A series of lines on a wall, drawn by museum staff, from instructions written by an artist. A textile print made from scanning the screen of an Apple IIe computer, printing onto heat transfer material, and ironing the result onto fabric. A Java program that displays its source code—plus the roving attention of the programmer writing that code, and the even speedier attention of the computer as it processes it. All three are works of art currently on display at the Whitney Museum of Art’s ‘Programmed’ exhibition, a retrospective of more than 50 years of art inspired or shaped by coding. Host John Dankosky is joined by Whitney adjunct curator Christiane Paul, plus artists Joan Truckenbrod and W. Bradford Paley, to discuss the past and future of digital art.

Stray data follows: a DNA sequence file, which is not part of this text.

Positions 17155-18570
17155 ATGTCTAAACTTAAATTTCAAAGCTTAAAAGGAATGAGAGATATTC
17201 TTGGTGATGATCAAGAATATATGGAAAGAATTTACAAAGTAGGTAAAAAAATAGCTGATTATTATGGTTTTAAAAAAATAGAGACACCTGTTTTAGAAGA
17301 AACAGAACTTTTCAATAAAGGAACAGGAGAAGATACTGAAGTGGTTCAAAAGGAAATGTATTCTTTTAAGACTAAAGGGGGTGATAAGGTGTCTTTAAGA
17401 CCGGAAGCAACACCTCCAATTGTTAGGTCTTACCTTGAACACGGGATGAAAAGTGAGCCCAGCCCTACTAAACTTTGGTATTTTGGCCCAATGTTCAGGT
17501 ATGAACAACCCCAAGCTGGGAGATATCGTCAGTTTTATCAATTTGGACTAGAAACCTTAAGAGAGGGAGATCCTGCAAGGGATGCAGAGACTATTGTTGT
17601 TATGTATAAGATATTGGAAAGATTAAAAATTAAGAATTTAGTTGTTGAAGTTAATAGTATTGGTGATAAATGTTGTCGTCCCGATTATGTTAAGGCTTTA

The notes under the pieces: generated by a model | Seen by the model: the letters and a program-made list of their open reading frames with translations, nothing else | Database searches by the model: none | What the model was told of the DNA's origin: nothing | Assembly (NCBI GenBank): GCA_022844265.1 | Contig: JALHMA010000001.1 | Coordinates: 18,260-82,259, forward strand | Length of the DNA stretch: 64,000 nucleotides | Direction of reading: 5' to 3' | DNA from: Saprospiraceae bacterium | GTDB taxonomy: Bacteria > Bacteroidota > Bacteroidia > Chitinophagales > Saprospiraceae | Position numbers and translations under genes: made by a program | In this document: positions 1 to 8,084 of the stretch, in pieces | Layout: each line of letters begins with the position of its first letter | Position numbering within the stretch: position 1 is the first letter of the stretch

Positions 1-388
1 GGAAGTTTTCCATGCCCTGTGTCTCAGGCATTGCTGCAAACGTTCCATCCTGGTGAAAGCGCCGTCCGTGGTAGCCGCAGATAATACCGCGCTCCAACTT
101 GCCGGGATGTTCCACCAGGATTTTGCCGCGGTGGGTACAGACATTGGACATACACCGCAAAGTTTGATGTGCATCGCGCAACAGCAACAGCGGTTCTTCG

If you want to make a lava flow from scratch, the ingredients are fairly simple: one big crucible, and 200 to 700 pounds of 1.2 billion-year-old basalt dug from a quarry in Wisconsin. Combine these two, at 2,200 degrees Fahrenheit, and you have The Lava Project—a scientific study of the flow of molten lava in an upstate New York parking lot. Syracuse University geology professor Jeffrey Karson tells SciFri more.
Plus: Desalination is the process that converts saltwater into water that can used for drinking, agriculture, or industrial uses—but desalination produces brine, a salty byproduct that can contain other chemicals. Journalist Tik Root talks about the trade-offs when it comes to desalination in this week’s Good Thing, Bad Thing.
Finally, Vox staff writer Umair Irfan joins SciFri for a look at the Midwest’s Arctic temperatures, and other top science headlines, in this week’s News Round-up.